Sir Thomas Malory: The Critical Heritage

By Marylyn Parins | Go to book overview

30.

A.C. Swinburne and R.H. Hutton

1872, 1886, 1888

Algernon Charles Swinburne (1837-1909), like other critics and reviewers, included remarks on Malory in his criticism of Tennyson’s Idylls of the King. Tennyson’s conception of a ‘blameless king’, he believes, vitiates the force of Malory’s version, a version that Swinburne, like Morris, Rossetti, and Burne-Jones, drew upon for artistic inspiration.

The first selection is from Under the Microscope (London: D. White, 1872), pp. 35-42. Swinburne’s remarks on the Idylls constitute a longish digression here considerably abridged. The second is from an essay, ‘Tennyson and Musset’, published in Miscellanies in 1886 (London: Chatto & Windus, 1911), pp. 248-51. The third selection is the response of the critic Richard Holt Hutton (1826-97) to Swinburne’s criticism of Tennyson’s Arthur. His essay first appeared in Macmillan’s Magazine in 1872; the extract here is from Hutton’s Literary Essays (London: Macmillan, 1888), pp. 400-7.

The lines in Greek in (a) are the concluding lines of Aeschylus’ The Libation Bearers: ‘Oh when will it work its accomplishment, when will the fury of calamity, lulled to rest, find an end and cease?’ —H.W. Smyth, Loeb Classical Library (1926).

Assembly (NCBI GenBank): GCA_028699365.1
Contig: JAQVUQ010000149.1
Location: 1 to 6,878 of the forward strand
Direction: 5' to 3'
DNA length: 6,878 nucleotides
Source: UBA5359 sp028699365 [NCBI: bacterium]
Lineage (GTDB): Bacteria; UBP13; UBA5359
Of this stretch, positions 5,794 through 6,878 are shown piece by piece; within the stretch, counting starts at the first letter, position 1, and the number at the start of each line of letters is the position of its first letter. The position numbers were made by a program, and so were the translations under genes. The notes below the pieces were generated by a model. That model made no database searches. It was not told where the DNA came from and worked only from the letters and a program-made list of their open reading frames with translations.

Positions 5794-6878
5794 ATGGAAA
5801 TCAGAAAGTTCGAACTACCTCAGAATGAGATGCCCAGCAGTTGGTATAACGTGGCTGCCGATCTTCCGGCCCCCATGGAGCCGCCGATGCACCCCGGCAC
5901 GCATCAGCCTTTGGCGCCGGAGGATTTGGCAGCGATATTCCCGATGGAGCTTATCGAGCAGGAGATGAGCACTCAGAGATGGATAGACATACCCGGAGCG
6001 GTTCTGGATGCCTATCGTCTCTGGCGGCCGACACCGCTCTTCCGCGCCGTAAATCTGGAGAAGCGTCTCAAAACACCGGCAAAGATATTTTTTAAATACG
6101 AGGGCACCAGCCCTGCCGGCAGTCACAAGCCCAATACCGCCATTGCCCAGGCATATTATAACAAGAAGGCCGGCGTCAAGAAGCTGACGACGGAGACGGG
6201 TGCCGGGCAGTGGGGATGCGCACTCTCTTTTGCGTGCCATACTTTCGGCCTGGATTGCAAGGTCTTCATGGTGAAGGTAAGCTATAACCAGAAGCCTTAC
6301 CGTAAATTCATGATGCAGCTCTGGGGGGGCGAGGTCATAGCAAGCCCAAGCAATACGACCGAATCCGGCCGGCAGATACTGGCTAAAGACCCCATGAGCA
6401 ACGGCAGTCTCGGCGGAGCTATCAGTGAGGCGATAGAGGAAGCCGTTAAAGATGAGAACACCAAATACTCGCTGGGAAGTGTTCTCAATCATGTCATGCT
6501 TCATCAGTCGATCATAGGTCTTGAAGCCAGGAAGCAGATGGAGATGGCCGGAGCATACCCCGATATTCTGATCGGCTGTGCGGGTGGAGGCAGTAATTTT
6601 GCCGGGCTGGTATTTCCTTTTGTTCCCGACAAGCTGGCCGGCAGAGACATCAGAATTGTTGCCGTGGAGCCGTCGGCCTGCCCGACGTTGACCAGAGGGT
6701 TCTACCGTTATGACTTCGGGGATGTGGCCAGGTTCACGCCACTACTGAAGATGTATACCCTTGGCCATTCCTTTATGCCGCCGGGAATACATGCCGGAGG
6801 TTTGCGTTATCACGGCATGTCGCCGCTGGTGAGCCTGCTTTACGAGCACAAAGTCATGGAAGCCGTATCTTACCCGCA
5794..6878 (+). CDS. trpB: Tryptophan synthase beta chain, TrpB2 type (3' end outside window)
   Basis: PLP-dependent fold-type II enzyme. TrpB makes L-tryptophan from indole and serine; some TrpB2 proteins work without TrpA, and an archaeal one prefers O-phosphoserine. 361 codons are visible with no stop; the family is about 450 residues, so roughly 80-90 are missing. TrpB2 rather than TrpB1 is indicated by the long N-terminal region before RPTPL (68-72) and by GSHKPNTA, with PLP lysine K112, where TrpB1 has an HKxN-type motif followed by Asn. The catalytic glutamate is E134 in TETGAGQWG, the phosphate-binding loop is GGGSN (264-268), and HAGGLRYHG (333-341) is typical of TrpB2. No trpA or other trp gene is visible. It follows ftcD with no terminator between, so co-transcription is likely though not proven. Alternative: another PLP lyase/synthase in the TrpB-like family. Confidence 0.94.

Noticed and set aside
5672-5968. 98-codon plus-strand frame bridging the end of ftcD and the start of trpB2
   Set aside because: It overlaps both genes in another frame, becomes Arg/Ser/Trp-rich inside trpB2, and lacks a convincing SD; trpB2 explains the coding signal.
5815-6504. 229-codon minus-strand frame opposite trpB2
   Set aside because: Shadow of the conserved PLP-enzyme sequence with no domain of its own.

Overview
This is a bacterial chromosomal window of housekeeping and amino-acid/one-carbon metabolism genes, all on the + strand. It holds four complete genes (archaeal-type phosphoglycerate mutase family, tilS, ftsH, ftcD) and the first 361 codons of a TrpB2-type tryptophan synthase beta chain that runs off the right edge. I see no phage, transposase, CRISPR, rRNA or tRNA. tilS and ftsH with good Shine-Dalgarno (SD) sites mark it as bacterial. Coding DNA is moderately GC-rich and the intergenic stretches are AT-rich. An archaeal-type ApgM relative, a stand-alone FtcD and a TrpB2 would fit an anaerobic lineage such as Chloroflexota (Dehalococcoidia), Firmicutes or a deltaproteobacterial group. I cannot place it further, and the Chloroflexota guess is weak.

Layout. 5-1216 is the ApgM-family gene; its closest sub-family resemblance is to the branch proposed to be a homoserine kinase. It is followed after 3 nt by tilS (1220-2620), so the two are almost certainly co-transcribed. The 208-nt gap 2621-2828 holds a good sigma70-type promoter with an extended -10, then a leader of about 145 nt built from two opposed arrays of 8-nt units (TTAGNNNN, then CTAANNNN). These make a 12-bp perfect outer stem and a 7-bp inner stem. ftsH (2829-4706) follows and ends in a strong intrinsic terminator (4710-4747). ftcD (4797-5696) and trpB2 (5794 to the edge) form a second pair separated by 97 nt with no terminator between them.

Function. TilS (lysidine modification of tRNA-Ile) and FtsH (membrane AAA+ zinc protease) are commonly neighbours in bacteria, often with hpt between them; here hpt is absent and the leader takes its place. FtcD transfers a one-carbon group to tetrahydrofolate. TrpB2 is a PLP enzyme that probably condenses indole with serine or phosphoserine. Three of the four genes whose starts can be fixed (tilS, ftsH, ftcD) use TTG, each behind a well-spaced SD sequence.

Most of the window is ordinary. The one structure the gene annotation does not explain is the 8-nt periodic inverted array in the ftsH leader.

(a) Under the Microscope

…the enemies of Tennyson…are the men who find in his collection of Arthurian idyls, —the Morte d’Albert as it might perhaps be more properly called, after the princely type to which (as he tells us with just pride) the poet has been fortunate enough to make his central figure so successfully conform, —an epic poem of profound and exalted morality. Upon this moral question I shall take leave to intercalate a few words…. It seems to me that the moral tone of the Arthurian story has been on the whole lowered and degraded by Mr. Tennyson’s mode of treatment. Wishing to

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Sir Thomas Malory: The Critical Heritage
Table of contents

Table of contents

  • Title Page iii
  • General Editor’s Preface v
  • Contents vii
  • Acknowledgments xi
  • Introduction 1
  • 1 - Caxton’s Preface 47
  • 2 - Wynkyn de Worde Interpolation 51
  • 3 - Tudor Historians on Malory 52
  • 4 - Renaissance Views 56
  • 5 - Two Seventeenth-Century Comments 61
  • 6 - Biographia Britannica 64
  • 7 - Samuel Johnson 66
  • 10 - Early Nineteenth-Century Scholars and Bibliographers 81
  • 13 - Robert Southey 95
  • 17 - Unsigned Review of Wright’s Edition, Christian Examiner 114
  • 18 - David Masson 117
  • 19 - Unsigned Review of Wright’s Edition, Blackwood’s Magazine 120
  • 21 - James T. Knowles 152
  • 24 - Herbert Coleridge 157
  • 25 - F.J. Furnivall 165
  • 26 - Samuel Cheetham 170
  • 27 - Edward Conybeare 173
  • 28 - Edward Strachey 175
  • 30 - A.C. Swinburne and R.H. Hutton 189
  • 32 - Harriet W. Preston 202
  • 34 - George W. Cox 211
  • 37 - Brief References 233
  • 38 - Edward R. Russell 240
  • 39 - Frederick Ryland 252
  • 42 - Andrew Lang 292
  • 43 - Reviews of Sommer’s Edition of Malory 303
  • 44 - ‘An Arthurian Journey’, Unsigned Essay, Atlantic Monthly 314
  • 46 - Other Nineteenth-Century Editors after Sommer 329
  • 48 - Mungo Maccallum 347
  • 50 - G.H. Maynadier 379
  • Index 403
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